A reconciling power to make enemies brethren (v. 32a)

Paul says, "So now, brethren…" The ones who were being commended to the Word were already products of that Word. They were once enemies, but now they are brethren. When Paul came to Ephesus in chapter 19, he was constantly preaching the word of God. Why? Because Paul knew that his own testimony and his own opinions would not convert anyone. It is the Word of God that transforms and changes people. As Psalm 19 words it, "The law of the LORD is perfect, converting the soul…" and he goes on to show other powerful aspects of that Word. There is a reconciling power in God's Word.

We don't often think of this book as having power. We know that the Lord's Table has power to bring weakness, sickness and even death, and it has power to bless us in every way. But the same is true of Scripture. Over and over again the Scripture affirms that the words on these pages have an enormous power to accomplish God's purposes. That's why we are commanded to tremble at God's Word. The Scriptures are likened to a hammer that breaks resistance, to a fire that purifies silver, to a sword that can pierce through the toughest defenses. But we need to have a confidence in the power of God's Word when we are talking to unbelievers. Only God's Word has the power to speak regeneration, new life, and reconciliation into existence. And sometimes, the change is instantaneous. You can think of the thief on the cross. One hour he is making fun of Jesus just like the other thief did. He's a hardened criminal who is utterly insensitive to Christ's agony. But God's Word breaks into his heart and changes him into a friend, and he repents, begins to rebuke the other thief, and with remorse ask Jesus to remember him when Jesus comes into His kingdom.

I think of the famous story of Mutiny on the Bounty. It's a fun story, but the film and book leave out the best part. Captain Bligh was a tough captain to get along with, and nine mutineers rebelled against him. They took along some captive men and women from Tahiti and made their way to Pitcairn Island, a tiny dot in the South Pacific that is only two miles long and one mile wide. The men were so drunken and rowdy that the women and children built a fort to keep the men out. After ten years of drinking and fighting with each other, only one man was left alive – John Adams. But there were eleven women and 23 children. But what the film does not show is more remarkable. When only one other man was alive on the island, they found the Bounty's Bible in the bottom of an old chest. That man knew how to read, and he taught John Adams how to read using the Bible. When that man died, John Adams was the only man left on the island. He started reading the Bible, and God turned his life upside down. It was like a miracle had taken place. The peace and love that he found replaced the quarreling, brawling and liquor. He began to teach the Bible to every person on the island, and they began having the same changes so that the entire island became a Christian nation and remained a Christian nation for about 150 years. It's only nominally Christian now, but the changes to that island were nothing short of spectacular. And the only difference was the Bible of God and the God of the Bible. It not only reconciled John to God, but also reconciled John to the women and children.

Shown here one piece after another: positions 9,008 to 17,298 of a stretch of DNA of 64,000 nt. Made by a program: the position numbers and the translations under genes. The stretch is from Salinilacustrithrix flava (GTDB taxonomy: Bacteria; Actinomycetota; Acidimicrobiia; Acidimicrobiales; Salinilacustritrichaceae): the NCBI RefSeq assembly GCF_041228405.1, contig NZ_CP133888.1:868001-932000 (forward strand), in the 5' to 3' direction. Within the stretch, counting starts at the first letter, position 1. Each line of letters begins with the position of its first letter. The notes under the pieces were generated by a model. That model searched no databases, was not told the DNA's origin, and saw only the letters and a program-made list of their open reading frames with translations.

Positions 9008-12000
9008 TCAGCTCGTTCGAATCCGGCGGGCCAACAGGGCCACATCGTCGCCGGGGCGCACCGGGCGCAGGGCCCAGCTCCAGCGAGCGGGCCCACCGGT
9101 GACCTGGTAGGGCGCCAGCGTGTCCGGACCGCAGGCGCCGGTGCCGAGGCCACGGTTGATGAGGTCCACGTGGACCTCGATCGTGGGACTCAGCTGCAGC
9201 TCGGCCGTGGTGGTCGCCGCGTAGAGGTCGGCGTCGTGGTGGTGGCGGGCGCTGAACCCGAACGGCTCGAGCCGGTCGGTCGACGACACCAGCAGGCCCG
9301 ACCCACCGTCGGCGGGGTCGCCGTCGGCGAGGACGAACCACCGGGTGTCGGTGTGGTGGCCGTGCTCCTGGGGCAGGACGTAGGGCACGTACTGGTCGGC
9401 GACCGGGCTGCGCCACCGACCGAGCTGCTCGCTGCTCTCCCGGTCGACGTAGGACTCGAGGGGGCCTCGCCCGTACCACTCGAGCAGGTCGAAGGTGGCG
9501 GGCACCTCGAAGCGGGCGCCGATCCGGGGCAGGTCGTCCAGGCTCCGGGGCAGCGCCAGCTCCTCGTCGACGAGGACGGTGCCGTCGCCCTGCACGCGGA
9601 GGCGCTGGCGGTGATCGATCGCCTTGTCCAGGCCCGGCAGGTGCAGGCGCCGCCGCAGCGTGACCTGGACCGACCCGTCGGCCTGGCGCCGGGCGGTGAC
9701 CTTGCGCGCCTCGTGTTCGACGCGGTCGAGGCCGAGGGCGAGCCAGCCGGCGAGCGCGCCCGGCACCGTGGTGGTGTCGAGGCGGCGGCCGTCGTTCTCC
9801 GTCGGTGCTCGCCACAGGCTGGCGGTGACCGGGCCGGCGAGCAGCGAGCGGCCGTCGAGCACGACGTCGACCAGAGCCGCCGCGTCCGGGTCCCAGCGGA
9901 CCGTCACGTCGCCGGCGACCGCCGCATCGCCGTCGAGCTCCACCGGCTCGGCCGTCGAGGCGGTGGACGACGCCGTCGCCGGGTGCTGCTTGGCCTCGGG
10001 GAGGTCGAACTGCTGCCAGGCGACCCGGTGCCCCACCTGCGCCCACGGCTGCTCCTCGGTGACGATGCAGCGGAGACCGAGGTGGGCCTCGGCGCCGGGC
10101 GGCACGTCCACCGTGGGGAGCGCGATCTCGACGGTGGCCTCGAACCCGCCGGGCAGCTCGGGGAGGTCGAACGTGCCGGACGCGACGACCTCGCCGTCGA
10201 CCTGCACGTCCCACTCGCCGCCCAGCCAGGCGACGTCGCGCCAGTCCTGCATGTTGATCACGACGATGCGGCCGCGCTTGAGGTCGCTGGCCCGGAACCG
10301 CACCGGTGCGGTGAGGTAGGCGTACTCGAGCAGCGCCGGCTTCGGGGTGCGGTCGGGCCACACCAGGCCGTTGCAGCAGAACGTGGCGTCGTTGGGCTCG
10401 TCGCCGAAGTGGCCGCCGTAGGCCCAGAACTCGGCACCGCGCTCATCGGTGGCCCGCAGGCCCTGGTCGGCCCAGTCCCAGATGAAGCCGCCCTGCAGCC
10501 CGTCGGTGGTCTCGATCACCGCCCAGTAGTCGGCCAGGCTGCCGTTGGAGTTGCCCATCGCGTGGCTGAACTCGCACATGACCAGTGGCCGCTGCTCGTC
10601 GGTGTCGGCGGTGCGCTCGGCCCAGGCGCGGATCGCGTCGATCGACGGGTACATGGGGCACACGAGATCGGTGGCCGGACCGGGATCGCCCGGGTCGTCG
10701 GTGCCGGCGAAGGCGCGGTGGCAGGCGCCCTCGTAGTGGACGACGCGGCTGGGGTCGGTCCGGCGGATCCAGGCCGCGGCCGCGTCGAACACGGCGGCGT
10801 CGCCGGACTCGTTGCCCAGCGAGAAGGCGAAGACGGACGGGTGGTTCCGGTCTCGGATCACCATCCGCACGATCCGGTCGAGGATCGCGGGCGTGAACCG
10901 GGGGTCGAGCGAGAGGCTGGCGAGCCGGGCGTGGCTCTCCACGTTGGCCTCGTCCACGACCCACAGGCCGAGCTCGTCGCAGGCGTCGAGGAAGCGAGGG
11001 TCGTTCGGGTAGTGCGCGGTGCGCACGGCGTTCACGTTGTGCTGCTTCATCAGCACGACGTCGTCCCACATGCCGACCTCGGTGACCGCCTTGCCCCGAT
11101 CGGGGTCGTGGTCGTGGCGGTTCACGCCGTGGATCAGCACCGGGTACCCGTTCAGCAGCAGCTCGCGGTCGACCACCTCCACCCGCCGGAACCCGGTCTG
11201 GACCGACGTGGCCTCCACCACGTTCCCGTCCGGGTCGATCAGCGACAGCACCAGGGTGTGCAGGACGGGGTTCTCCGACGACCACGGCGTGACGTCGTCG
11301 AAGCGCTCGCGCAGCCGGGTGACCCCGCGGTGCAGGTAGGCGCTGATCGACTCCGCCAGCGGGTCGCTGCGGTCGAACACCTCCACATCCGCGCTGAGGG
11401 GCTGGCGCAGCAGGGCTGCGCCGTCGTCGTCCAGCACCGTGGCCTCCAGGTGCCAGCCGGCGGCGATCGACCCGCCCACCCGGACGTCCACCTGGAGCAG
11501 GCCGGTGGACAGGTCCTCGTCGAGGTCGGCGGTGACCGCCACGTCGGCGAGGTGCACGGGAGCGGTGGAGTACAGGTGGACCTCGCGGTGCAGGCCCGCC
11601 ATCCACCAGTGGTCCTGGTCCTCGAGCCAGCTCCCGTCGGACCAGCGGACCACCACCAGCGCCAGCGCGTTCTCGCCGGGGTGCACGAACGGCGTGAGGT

Don't lose hope in your friends and relatives. As long as they are exposed to the word, they are vulnerable to the powerful Word of grace. Paul speaks of the Gospel in the Word as the "power of God unto salvation". Colossians 1:18. One of the more remarkable conversions that I have read about was of the matinee idol, Alexander Rostovzev. He grew up in a Greek Orthodox home, but he rejected it and became an atheist. He was part of a blasphemous play entitled Christ in a Tuxedo that was playing in Moscow, Russia. He was supposed to read two verses from the Sermon on the Mount, remove his gown, and cry out, "Give me my tuxedo and top hat!" And that would be the cue for the other actors to come in. Let me read you what happened:

But as he read the words, "Blessed are the poor in spirit, for theirs is the kingdom of heaven. Blessed are they that mourn, for they shall be comforted," he began to tremble. Instead of following the script, he kept reading from Matthew 5, ignoring the coughs, calls, and foot-stamping of his fellow actors. Finally, recalling a verse he had learned in his childhood in a Russian Orthodox Church, he cried, "Lord, remember me when You come into Your kingdom!" (Luke 23:42). Before the curtain could be lowered, Rostovzev had trusted Jesus Christ as his personal Savior.[2]

Some of you have relatives and friends who are just as lost as that atheist, Rostovzev. They seem impervious to the Word of God. Romans 8:7 explains why: "Because the carnal mind is enmity against God; for it is not subject to the law of God, nor indeed can be." This has been true of every carnal mind that has ever hit the earth. It can't be subject to God's Word, until the God of the Word takes the Word and plunges it as a scalpel into that person's spiritual chest to give a heart transplant. We can't just slide over the words, "So now brethren." Those words speak of many miracles that had taken place over the past three years in conversions.